In the same period Labour received £1.6m from Ecotricity, the company controlled by Dale Vince, taking his recent donations to the Labour Party to around £4m.

Mr Vince attracted controversy last year after it emerged he had also donated to Just Stop Oil. He stopped funding the campaign group in October, saying their protests were “counterproductive”.

Labour also accepted £700,000 from the hedge fund manager Martin Taylor.

Away from the business world, the party received £180,000 from Grayson Perry and £85,000 from Maggi Hambling, both artists.

How much did Frank Hester donate to the Conservatives?

by Daniel Wainwright, BBC Verify

Mr Hester’s company was the source of more than half of all donations declared by the Conservatives in the first few months of 2024.

Electoral Commission data shows the party received just under £9m from 189 sources, excluding public funds.

Just over £5m of that was from Mr Hester’s company, the Phoenix Partnership. Mr Hester and his company also donated more than £10m declared in 2023.

Total donations received by the Tories and declared the first quarter of 2024 were 26% down on the same period in 2023.

Labour, meanwhile, has seen donations rise 67% (almost £3m more) in January to March 2024 compared with the same three months of 2023, donations to the Lib Dems are up by 83% (over £1m more) and donations to the Greens have doubled (rising by £181,000).

Reform UK has declared £25,000 in donations but its former leader Richard Tice has previously loaned the party money, details of which are recorded separately from donations by the Electoral Commission.

Labour’s biggest donor, electicity company Ecotricity, provided 22% of all donations the party registered in the first quarter of 2024. Ecotricity was founded by Dale Vince, who has also given money to Just Stop Oil.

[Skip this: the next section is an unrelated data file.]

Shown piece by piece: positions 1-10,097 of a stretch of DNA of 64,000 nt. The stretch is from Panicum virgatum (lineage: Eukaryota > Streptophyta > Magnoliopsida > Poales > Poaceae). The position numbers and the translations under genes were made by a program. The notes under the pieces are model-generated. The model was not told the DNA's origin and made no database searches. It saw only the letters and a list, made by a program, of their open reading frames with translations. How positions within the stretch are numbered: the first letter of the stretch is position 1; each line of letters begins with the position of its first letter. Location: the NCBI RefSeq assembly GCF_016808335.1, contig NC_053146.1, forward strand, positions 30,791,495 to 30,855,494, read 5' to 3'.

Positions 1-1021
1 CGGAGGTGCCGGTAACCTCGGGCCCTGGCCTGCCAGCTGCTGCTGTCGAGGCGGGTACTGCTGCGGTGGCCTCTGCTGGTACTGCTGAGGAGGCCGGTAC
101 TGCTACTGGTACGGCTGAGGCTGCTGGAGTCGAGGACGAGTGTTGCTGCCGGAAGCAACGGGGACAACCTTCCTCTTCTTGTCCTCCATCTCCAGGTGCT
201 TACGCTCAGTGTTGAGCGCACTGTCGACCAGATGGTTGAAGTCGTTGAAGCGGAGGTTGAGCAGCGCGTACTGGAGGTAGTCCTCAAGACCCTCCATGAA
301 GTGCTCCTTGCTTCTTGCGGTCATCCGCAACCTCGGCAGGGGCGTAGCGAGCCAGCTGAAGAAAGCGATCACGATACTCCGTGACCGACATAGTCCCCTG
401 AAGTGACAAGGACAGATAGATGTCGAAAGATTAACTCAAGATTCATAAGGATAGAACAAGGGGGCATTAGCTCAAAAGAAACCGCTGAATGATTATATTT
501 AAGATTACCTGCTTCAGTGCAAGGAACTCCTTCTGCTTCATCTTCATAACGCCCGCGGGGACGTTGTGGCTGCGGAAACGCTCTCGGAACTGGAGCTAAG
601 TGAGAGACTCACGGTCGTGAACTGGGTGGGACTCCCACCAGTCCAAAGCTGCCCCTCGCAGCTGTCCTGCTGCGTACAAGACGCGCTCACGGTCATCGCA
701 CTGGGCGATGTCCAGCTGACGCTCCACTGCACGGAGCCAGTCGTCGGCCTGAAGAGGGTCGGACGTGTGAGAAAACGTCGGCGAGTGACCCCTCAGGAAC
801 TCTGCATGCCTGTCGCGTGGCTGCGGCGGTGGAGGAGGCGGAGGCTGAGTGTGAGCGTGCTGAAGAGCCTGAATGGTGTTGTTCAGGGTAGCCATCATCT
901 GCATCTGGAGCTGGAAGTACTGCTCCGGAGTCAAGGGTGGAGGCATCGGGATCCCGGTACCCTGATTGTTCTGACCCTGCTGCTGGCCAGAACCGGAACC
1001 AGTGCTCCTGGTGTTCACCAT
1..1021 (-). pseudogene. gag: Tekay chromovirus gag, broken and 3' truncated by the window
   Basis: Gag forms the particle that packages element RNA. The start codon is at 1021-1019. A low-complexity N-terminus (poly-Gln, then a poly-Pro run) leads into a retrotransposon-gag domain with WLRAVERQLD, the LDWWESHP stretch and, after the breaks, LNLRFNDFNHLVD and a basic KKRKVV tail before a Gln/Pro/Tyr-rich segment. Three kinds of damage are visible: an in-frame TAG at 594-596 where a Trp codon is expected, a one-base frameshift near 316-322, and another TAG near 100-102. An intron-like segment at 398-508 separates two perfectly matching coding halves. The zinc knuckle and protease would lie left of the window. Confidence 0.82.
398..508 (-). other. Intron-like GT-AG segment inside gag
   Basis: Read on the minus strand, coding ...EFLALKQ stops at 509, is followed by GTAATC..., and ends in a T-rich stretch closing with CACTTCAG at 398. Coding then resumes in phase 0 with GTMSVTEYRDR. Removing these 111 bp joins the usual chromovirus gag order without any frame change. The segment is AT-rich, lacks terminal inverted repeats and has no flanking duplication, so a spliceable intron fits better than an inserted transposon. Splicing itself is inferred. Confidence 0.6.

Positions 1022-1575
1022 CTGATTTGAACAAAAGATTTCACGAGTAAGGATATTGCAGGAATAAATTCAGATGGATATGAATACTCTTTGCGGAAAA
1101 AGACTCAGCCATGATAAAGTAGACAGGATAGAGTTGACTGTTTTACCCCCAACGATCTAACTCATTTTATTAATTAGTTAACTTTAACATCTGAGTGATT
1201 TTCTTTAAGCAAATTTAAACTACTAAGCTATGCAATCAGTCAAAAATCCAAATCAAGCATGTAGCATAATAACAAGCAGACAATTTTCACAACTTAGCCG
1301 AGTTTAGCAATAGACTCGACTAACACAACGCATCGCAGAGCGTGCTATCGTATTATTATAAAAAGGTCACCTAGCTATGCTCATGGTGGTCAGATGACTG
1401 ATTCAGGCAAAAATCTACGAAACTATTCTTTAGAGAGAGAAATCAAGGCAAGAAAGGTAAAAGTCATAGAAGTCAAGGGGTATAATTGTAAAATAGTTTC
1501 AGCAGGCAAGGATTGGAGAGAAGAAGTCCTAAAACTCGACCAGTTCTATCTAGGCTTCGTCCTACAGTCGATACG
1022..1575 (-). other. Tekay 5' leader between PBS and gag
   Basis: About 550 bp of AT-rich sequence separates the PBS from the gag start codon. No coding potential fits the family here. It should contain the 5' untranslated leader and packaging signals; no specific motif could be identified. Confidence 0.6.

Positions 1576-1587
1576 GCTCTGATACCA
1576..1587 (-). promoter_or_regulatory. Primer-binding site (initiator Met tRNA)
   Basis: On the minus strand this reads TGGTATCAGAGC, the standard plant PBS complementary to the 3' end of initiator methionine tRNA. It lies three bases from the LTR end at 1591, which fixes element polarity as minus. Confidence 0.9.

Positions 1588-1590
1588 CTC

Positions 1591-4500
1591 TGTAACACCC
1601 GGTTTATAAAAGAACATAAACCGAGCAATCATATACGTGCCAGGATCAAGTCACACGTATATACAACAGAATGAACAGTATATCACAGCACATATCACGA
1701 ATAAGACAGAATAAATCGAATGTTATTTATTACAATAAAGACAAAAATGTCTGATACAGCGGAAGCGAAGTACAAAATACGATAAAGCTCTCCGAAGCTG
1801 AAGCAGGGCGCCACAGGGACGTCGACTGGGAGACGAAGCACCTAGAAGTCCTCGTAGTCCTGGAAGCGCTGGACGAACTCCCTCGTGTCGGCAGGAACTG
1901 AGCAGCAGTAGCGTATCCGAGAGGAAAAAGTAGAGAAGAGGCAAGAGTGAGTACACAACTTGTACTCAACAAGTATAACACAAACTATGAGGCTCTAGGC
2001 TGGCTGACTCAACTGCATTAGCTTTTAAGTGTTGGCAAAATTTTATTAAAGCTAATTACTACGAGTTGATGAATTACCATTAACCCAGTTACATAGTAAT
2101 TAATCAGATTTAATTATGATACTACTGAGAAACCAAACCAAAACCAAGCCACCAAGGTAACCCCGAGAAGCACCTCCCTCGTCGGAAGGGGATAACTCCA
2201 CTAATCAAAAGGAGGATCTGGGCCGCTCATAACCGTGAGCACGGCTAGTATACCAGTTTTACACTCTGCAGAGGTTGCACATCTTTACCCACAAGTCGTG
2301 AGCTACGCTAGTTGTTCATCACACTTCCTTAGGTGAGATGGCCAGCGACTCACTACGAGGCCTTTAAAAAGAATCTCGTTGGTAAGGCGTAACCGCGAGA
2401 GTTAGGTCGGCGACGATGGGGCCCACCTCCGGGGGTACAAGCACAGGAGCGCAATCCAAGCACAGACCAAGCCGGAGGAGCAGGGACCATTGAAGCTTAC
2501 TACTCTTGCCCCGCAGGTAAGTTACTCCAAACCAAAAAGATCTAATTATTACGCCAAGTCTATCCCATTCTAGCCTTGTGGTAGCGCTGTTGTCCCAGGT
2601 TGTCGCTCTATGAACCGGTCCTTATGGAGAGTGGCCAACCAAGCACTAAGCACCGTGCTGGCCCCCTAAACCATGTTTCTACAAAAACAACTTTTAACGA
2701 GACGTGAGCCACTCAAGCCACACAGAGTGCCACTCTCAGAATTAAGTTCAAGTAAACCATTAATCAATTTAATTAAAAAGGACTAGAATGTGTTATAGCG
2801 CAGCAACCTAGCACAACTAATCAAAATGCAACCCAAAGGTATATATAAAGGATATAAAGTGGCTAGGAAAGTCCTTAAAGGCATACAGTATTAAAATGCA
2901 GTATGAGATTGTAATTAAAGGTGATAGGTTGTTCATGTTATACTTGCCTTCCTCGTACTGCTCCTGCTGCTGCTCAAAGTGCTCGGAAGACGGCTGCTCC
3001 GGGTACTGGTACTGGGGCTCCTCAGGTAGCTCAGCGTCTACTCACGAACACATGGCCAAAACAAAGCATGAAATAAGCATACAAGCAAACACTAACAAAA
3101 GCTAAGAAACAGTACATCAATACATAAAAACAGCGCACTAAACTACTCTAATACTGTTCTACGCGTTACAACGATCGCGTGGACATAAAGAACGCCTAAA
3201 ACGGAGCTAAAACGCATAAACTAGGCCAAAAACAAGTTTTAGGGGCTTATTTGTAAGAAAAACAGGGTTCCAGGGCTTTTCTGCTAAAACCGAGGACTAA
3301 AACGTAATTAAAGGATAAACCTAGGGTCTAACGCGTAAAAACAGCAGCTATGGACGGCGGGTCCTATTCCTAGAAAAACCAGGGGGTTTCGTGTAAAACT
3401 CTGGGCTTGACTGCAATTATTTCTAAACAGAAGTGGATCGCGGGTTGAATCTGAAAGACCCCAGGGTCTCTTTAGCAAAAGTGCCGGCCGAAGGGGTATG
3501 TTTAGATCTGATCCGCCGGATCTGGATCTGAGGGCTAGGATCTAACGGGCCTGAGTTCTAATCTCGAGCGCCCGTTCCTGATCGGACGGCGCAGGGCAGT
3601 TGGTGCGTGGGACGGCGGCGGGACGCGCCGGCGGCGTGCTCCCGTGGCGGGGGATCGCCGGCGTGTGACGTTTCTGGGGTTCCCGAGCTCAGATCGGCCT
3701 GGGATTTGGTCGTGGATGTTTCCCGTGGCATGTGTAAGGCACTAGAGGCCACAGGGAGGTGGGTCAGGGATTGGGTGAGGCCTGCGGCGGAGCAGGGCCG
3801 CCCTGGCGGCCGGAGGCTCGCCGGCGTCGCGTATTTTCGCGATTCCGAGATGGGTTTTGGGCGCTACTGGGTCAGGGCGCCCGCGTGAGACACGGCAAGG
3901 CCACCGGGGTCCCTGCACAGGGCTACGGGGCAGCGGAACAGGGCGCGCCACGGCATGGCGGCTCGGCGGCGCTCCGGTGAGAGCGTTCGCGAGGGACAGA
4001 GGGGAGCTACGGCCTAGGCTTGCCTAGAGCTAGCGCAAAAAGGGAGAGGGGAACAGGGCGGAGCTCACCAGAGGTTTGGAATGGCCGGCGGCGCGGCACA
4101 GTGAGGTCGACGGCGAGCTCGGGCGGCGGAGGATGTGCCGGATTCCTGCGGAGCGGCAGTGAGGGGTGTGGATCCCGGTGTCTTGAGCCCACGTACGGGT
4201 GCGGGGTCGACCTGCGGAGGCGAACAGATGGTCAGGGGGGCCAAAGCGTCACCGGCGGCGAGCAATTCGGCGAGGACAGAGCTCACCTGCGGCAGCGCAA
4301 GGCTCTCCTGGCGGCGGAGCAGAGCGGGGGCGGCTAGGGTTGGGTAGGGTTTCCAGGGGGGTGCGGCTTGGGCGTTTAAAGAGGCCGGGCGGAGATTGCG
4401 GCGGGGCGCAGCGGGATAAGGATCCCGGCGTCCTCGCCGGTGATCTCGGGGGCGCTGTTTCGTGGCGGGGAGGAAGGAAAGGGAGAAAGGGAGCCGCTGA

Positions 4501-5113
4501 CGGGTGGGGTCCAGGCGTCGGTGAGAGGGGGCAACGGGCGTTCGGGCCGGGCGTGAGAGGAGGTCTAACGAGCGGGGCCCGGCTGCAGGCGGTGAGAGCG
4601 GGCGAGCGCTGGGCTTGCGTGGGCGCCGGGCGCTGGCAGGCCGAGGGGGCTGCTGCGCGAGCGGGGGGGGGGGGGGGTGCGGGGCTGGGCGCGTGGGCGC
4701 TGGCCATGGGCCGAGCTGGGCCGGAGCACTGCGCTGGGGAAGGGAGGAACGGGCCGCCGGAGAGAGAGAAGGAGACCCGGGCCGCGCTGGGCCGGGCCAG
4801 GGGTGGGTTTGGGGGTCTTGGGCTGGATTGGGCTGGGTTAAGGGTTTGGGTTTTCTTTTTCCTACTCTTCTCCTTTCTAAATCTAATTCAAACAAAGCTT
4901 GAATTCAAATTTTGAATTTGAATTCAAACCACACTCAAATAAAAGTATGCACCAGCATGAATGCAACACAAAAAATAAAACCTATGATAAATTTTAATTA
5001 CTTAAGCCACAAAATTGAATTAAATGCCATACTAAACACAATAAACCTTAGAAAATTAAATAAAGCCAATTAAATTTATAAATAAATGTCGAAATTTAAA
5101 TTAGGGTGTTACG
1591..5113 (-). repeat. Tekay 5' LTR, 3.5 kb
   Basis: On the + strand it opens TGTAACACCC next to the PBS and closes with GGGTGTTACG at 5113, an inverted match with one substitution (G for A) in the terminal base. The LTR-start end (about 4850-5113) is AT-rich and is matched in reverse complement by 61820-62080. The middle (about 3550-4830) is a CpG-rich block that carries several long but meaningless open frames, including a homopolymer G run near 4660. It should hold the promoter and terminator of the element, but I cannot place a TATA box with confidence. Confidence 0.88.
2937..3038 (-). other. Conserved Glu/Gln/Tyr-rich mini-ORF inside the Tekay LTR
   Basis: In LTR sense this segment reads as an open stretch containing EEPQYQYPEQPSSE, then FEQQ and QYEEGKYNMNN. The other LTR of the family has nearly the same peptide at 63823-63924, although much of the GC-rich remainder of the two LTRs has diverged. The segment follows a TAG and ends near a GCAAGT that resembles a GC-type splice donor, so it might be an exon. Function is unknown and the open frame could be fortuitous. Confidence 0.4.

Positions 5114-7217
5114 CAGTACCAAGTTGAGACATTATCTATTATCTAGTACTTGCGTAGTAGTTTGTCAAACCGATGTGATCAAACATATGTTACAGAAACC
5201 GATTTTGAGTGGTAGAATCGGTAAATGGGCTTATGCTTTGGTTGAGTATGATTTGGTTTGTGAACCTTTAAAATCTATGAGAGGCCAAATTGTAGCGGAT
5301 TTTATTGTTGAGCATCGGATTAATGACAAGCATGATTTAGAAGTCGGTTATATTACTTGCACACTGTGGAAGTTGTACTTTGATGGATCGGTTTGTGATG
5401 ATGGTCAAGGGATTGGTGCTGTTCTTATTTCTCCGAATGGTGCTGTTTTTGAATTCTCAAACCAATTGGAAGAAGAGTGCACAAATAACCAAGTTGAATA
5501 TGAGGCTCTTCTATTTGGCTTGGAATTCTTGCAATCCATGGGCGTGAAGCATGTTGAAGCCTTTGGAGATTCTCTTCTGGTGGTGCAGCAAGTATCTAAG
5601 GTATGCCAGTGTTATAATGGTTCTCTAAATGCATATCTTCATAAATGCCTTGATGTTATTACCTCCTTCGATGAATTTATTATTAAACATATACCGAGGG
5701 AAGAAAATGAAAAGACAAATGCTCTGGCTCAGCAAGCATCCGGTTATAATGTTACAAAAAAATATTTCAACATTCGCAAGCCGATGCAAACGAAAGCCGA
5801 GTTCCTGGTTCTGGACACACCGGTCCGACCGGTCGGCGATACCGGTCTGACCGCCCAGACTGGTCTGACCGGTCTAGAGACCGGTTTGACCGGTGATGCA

The largest sum donated to Labour by a union was £381,837 from Unite, but this was Labour’s fourth biggest source of donations in that three-month period.

A total of £10m of donations from Mr Hester last year had already been revealed in the Electoral Commission register.

There is a three-month lag before donations are made public by the commission.

Tortoise Media reported in March that the Tories had received a further £5m from the businessman but the Tories had previously refused to confirm whether this was the case.

Mr Hester allegedly said in 2019 that veteran MP Diane Abbott made him "want to hate all black women" and should "be shot".

At the time the comments were reported, Ms Abbott was suspended from sitting as a Labour MP for saying Irish, Jewish and Traveller people were not subject to racism "all their lives". She withdrew her remarks and apologised "for any anguish caused".

The row increased pressure on Labour leader Sir Keir Starmer to lift the suspension of Ms Abbott, who was the first black woman to be elected to Parliament.

However, the former shadow home secretary and veteran left-winger, who is a close ally of former leader Jeremy Corbyn, was only readmitted to the party last week.

There was still uncertainty over whether she would be allowed to run as Labour’s candidate in her former seat of Hackney North and Stoke Newington until Sir Keir said she would be free to stand for the party on Friday.